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Retirement Planning


Whether you are close to federal employee retirement or just starting out in your career, this is the place to share ideas with your federal colleagues on creating a secure financial foundation.


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FSUGuy  
#1 Posted : Sunday, October 07, 2012 11:12:31 AM(UTC)
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Is there any advantage to contribute to both TSP and IRA? From what I gather, the IRA would come into play if contributing the max of $17,000 to TSP.

From November 2010 to February 2011: 120 applications, 4 interviews, 2 job offers. Selected dream job. EOD: April, 2011 Promoted: May 2012.
FlatBroke  
#2 Posted : Sunday, October 07, 2012 3:35:00 PM(UTC)
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Yes there are several advantages. With an IRA you can invest in (or add weight to) asset classes not found in the TSP such as Emerging Markets and REITs. An IRA allows more investing and withdrawal options and with ETFs you are not limited to the 2 InterFund Transfers a Month TSP limit. A Roth IRA is likely a better investing option than the Roth TSP. 
 
Even if you don't max out your TSP account, it's likely a good idea to max out your IRA (after contributing at least 5% to the TSP.)
 
 
Fed1969  
#3 Posted : Sunday, October 07, 2012 9:51:17 PM(UTC)
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Yes.  It gives you more at retirement.  IRAs have a lot more flexibility.  I like the Roth IRA.  You can also do spousal IRAs.
Knight  
#4 Posted : Monday, October 08, 2012 1:06:05 AM(UTC)
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By the time I can put 17k or better in to the TSP/IRA won't I be over the income limit for the IRA?
Okay, I'm back. yes, there is a limit by the IRS since we have the TSP. 56K income for a single person (90k for married) begins limiting your IRA contributions. 66k (110k married) and you are blocked totally from contributing to an IRA.
 
vbgregg  
#5 Posted : Monday, October 08, 2012 2:03:23 AM(UTC)
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Knight wrote:

By the time I can put 17k or better in to the TSP/IRA won't I be over the income limit for the IRA?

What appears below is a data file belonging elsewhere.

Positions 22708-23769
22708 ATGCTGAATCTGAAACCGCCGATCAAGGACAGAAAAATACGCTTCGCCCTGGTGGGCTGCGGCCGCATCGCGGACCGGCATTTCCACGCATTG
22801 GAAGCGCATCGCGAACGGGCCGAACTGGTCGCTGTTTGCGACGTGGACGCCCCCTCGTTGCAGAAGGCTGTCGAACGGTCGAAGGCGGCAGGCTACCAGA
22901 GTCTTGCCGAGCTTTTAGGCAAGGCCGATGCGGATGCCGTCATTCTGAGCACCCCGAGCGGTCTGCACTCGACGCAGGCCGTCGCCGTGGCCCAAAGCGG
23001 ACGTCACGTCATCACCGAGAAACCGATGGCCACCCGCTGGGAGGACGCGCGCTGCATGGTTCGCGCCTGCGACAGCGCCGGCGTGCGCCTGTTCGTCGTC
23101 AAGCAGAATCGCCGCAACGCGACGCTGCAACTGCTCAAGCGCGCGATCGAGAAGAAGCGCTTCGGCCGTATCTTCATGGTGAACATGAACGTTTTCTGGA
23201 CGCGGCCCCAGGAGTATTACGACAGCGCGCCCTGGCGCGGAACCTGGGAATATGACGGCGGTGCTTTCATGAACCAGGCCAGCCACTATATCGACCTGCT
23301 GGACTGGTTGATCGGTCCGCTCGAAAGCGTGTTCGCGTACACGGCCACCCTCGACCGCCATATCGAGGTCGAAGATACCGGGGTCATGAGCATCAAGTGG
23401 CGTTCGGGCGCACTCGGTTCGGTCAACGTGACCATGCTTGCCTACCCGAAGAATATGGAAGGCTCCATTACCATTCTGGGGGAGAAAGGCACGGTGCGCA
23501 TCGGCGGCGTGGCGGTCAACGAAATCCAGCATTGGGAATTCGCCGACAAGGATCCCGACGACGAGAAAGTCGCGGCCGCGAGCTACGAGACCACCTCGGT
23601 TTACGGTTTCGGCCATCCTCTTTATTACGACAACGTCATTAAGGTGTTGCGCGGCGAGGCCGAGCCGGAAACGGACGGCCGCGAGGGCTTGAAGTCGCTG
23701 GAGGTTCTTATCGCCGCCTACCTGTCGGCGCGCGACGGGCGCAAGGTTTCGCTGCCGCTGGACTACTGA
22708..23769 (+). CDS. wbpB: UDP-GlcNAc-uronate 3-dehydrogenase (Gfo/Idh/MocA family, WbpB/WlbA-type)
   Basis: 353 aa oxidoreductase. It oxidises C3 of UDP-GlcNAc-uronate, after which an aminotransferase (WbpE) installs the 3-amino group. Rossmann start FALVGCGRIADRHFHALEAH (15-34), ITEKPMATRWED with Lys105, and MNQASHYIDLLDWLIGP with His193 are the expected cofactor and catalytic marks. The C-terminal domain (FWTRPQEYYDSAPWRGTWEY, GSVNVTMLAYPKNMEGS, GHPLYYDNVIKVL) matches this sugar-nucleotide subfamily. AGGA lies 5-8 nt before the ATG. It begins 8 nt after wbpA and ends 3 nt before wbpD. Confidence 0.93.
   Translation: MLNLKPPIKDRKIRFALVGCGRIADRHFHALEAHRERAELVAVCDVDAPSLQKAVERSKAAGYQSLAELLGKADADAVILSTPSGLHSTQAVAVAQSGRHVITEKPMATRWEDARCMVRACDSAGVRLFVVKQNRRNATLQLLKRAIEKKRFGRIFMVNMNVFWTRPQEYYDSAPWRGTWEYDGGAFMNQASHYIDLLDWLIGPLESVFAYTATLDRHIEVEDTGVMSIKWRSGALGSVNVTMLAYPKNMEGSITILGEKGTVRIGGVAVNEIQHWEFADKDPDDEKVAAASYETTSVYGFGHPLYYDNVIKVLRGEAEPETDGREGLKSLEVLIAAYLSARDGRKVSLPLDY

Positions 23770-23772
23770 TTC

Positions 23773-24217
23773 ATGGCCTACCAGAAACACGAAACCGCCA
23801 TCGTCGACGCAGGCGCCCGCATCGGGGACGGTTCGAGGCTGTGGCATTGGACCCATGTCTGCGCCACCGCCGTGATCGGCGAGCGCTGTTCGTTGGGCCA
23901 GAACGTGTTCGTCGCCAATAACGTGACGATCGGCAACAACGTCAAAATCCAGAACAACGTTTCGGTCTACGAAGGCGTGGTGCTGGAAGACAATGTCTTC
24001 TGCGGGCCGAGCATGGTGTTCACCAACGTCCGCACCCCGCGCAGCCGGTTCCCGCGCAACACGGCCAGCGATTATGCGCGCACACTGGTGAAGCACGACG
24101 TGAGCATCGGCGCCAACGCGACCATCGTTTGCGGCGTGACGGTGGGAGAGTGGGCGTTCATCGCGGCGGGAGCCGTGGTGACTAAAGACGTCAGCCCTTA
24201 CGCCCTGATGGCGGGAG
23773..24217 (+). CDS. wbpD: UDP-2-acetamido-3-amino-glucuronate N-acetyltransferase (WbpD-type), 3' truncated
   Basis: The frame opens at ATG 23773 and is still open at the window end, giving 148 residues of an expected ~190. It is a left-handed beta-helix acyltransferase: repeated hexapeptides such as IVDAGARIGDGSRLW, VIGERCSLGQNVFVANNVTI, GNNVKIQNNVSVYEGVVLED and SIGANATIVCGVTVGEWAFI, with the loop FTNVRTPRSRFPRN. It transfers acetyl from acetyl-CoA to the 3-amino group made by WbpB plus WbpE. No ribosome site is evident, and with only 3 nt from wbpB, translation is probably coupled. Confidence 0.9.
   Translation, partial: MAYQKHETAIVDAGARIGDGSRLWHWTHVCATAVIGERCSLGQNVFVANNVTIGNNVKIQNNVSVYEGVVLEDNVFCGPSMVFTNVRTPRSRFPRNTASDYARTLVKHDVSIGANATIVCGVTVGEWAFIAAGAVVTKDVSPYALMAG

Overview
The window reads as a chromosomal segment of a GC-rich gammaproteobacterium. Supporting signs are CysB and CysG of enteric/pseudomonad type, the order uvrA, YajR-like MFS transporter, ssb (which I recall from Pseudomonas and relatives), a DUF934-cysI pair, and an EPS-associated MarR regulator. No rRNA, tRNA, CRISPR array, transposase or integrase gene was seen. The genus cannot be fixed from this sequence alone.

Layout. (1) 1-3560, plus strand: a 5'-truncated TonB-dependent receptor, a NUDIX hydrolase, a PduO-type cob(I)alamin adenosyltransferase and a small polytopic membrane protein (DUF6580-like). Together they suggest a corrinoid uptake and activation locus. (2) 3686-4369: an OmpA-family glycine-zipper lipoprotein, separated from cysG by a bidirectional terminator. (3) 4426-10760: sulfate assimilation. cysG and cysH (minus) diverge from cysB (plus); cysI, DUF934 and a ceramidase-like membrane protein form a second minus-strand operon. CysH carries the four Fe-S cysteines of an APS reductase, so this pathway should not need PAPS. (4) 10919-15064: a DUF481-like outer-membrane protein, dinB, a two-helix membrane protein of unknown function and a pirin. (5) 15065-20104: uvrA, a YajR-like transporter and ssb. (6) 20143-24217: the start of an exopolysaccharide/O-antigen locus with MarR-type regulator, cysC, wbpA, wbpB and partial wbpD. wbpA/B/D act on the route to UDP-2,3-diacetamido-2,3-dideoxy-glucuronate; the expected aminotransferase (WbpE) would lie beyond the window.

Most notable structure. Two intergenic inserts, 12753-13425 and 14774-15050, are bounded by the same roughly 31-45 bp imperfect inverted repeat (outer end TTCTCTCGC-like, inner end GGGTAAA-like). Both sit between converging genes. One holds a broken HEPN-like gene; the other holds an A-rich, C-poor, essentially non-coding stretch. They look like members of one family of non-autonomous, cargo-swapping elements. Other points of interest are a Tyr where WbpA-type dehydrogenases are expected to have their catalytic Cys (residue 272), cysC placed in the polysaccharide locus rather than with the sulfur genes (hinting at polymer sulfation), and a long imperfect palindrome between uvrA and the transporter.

Okay, I'm back. yes, there is a limit by the IRS since we have the TSP. 56K income for a single person (90k for married) begins limiting your IRA contributions. 66k (110k married) and you are blocked totally from contributing to an IRA.

I thought the TSP and IRA contributions were completely separate.  I thought one could put up to $17K (or $22K if over age 50) into the TSP each year, plus up to $5K (or $6K if over age 50) into an IRA each year.

I'm pretty sure that's what was said at a retirement planning course I took.

Gregg

FlatBroke  
#6 Posted : Monday, October 08, 2012 2:16:48 AM(UTC)
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Contributing $17k in the TSP will improve chances of making a tax deductible IRA contribution, not prevent it. The 2012 limit is $58 MAGI. If over the limit for a tax deductible IRA you may still be eligible for a Roth IRA and a non tax deductible IRA.
Knight  
#7 Posted : Monday, October 08, 2012 10:32:31 PM(UTC)
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vbgregg. There is an income limit to do both a TSP and traditional IRA. If your AGI is over $68k ($112k if married) and you cannot max both the TSP and Trad IRA. But like Flatbroke said you should be able to do the TSP and a Roth IRA.

 

From the IRS website. http://www.irs.gov/uac/IRS-Announces-Pension-Plan-Limitations-for-2012

Quote:
The deduction for taxpayers making contributions to a traditional IRA is phased out for singles and heads of household who are covered by a workplace retirement plan and have modified adjusted gross incomes (AGI) between $58,000 and $68,000, up from $56,000 and $66,000 in 2011.  For married couples filing jointly, in which the spouse who makes the IRA contribution is covered by a workplace retirement plan, the income phase-out range is $92,000 to $112,000, up from $90,000 to $110,000.  For an IRA contributor who is not covered by a workplace retirement plan and is married to someone who is covered, the deduction is phased out if the couple’s income is between $173,000 and $183,000, up from $169,000 and $179,000.
The AGI phase-out range for taxpayers making contributions to a Roth IRA is $173,000 to $183,000 for married couples filing jointly, up from $169,000 to $179,000 in 2011.  For singles and heads of household, the income phase-out range is $110,000 to $125,000, up from $107,000 to $122,000. 
FSUGuy  
#8 Posted : Tuesday, October 09, 2012 7:27:20 AM(UTC)